Devon villages with the highest Airbnb property rates in the UK
Three small villages in Devon have some of the highest Airbnb rental rates in the UK, it has been revealed.
According to new research, almost a quarter of all homes in the picturesque villages of Woolacombe, Croyde and Georgeham in North Devon are listed on the popular website.
The analysis carried out by the Guardian showed that 23 percent of properties in these villages were listed on Airbnb for rent as vacation homes, making it one of the most prolific in Britain.
The highest rate in the UK, according to research, was in Edinburgh‘s Old Town, where 29 out of 100 properties were actively listed on the site.
Devon properties even pushed London to the post, where the popular areas of Brick Lane North, Fitzrovia West and Soho each had 15 ads per 100.
The figures have raised concerns about vacant properties in these areas and the ability of local people to afford homes in their town or village.
Speaking to Daily mail Dan Wilson Craw, director of housing lobby group Generation Rent, said the increase in Airbnb is depriving communities of the opportunity to buy a home in the area.
He said: “In rural areas as in cities, the story is the same: young adults cannot afford to settle in the areas where they grew up.
The Guardian visited Woolacombe to talk to residents about the Airbnb boom – and the reaction has been mixed.
Steve Woodman, who runs the Londis store and sits on the parish council, said there were positives and negatives of Airnbnb.
He said: “It’s good for businesses that we have people coming here all year round and it’s great for those making money with Airbnb.
“There are locals here who rent their homes for a few weeks in the summer and earn enough to pay off this year’s mortgage.”
But houses and apartments that could have housed premises are being bought by investors who can make a profit by renting them out through Airbnb and other sites.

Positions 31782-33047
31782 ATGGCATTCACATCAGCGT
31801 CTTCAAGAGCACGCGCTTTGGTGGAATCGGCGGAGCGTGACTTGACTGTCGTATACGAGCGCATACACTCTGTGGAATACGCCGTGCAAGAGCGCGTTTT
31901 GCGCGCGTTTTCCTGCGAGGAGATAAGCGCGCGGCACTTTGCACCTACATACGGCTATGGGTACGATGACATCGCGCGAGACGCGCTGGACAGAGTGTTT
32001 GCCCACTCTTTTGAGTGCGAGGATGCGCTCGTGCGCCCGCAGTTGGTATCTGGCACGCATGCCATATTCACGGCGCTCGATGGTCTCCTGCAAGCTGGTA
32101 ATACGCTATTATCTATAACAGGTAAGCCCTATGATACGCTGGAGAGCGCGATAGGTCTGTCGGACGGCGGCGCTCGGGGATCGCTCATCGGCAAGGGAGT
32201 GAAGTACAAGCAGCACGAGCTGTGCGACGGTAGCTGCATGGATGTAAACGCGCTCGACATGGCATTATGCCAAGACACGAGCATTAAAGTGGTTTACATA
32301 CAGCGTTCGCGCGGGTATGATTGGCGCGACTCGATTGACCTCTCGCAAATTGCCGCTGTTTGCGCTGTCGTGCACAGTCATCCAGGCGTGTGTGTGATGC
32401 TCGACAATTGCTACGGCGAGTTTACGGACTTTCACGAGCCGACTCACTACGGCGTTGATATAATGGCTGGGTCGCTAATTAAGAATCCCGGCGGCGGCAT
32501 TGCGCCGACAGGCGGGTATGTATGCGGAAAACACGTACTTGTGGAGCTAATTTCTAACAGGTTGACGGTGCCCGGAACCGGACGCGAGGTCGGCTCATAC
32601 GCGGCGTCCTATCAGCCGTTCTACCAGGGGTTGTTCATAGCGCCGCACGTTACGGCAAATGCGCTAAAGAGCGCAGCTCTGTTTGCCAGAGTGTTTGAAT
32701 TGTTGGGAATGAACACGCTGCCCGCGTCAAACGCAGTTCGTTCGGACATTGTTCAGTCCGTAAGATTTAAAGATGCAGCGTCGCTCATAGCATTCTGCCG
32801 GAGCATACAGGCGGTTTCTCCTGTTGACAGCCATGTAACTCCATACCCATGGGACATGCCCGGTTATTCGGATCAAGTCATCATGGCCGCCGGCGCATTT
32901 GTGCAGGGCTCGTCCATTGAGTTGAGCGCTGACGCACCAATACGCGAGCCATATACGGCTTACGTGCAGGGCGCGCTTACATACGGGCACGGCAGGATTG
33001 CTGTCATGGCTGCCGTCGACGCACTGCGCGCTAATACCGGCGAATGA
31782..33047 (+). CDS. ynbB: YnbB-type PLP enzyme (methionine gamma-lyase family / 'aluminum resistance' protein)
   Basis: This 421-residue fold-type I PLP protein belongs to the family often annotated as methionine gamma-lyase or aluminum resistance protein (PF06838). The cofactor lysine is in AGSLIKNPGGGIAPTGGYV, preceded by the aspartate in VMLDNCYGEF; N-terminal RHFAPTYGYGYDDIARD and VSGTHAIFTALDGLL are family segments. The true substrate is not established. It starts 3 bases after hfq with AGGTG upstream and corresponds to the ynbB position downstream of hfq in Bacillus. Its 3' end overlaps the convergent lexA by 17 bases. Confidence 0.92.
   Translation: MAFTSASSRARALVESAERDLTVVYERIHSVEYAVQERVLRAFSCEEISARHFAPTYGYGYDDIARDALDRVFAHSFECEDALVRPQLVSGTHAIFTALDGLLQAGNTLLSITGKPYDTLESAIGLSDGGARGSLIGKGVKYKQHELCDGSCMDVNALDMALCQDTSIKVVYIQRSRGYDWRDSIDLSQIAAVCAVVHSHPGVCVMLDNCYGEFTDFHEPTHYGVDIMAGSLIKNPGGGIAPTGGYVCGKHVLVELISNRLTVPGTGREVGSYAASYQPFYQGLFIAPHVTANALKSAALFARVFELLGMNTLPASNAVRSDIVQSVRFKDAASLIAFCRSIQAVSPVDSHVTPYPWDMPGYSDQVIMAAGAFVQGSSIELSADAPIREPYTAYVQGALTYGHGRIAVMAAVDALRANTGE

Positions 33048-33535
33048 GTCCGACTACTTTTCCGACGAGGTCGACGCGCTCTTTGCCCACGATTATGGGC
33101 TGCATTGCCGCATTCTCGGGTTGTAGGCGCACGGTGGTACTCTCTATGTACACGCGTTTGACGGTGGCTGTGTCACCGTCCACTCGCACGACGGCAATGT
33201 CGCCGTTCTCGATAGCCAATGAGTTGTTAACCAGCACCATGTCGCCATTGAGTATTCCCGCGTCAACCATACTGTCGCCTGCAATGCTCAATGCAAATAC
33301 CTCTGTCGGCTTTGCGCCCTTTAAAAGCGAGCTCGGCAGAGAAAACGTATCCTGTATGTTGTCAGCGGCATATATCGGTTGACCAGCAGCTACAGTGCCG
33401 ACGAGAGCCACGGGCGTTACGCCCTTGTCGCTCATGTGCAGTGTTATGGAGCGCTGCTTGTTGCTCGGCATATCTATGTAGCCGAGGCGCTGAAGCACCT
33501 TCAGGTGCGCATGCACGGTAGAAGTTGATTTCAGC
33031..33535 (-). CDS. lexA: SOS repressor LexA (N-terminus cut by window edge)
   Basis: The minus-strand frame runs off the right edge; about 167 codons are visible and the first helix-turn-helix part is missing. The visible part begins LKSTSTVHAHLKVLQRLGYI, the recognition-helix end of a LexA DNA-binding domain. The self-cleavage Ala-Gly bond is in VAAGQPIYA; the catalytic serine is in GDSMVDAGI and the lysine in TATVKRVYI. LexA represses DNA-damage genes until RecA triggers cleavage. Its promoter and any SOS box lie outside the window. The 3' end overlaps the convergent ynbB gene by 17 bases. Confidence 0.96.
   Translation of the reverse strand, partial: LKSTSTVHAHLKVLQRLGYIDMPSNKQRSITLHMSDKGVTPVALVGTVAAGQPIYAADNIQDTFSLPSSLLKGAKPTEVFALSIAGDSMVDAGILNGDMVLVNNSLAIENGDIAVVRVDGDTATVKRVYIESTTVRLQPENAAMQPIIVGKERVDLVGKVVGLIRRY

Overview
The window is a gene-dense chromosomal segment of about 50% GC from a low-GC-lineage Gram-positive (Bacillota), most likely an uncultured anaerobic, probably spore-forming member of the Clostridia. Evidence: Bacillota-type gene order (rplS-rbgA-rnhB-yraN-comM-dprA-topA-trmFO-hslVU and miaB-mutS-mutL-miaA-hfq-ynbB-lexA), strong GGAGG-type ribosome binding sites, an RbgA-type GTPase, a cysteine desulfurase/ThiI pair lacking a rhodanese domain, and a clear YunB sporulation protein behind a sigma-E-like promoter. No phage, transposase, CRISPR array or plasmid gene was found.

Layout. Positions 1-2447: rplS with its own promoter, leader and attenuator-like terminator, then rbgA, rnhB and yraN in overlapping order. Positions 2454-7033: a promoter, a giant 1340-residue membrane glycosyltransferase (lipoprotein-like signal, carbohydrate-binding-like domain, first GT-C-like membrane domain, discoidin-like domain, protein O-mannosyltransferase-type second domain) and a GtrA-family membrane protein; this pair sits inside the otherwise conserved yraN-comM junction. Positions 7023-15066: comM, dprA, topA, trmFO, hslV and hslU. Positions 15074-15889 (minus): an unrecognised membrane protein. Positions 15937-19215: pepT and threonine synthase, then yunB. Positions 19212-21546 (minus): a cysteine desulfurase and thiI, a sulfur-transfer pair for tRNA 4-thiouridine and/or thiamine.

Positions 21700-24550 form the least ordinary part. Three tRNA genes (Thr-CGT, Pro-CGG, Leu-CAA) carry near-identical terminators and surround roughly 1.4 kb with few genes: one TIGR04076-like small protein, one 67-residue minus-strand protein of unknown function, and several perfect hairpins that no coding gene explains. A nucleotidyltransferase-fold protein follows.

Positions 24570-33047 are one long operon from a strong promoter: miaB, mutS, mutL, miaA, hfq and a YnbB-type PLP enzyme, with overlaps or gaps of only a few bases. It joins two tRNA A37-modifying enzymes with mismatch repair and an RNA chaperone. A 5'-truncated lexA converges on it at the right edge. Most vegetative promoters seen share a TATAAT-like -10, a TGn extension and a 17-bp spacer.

Steve told The Guardian: “It means there are fewer places for the locals to live. Real estate prices are amazing. “
Debbie Hollin said she used Airbnb for travel but didn’t think it was good for Woolacombe and the surrounding villages.
She said: “The community is dying because so many properties are vacation homes. The houses around me are deserted for weeks.
“It used to be a great community, but you don’t see so many local kids now.”
Councilor Malcolm Wilkinson, a resident of Woolacombe and a senior member of the North Devon Council for Coastal Communities, agreed to some extent.
He said: “If you have an apartment you don’t rent it to a local person who earns £ 10 an hour – you rent it for £ 1,000 a week.”
For many years there were athletic competitions between Woolacombe and a nearby village where residents participated in basketball, golf, swimming and surfing.
But Malcolm said, “Now it’s tough to put together a bowling team of six. It’s a shame.”
However, he acknowledged that the face of tourism in the village has changed dramatically over the past 10 to 15 years.
He said: “We have about 1,400 to 1,500 people. In summer, this population reaches about 15,000.
“Traditional B & Bs are on the verge of dying out here. Airbnb fills that niche.”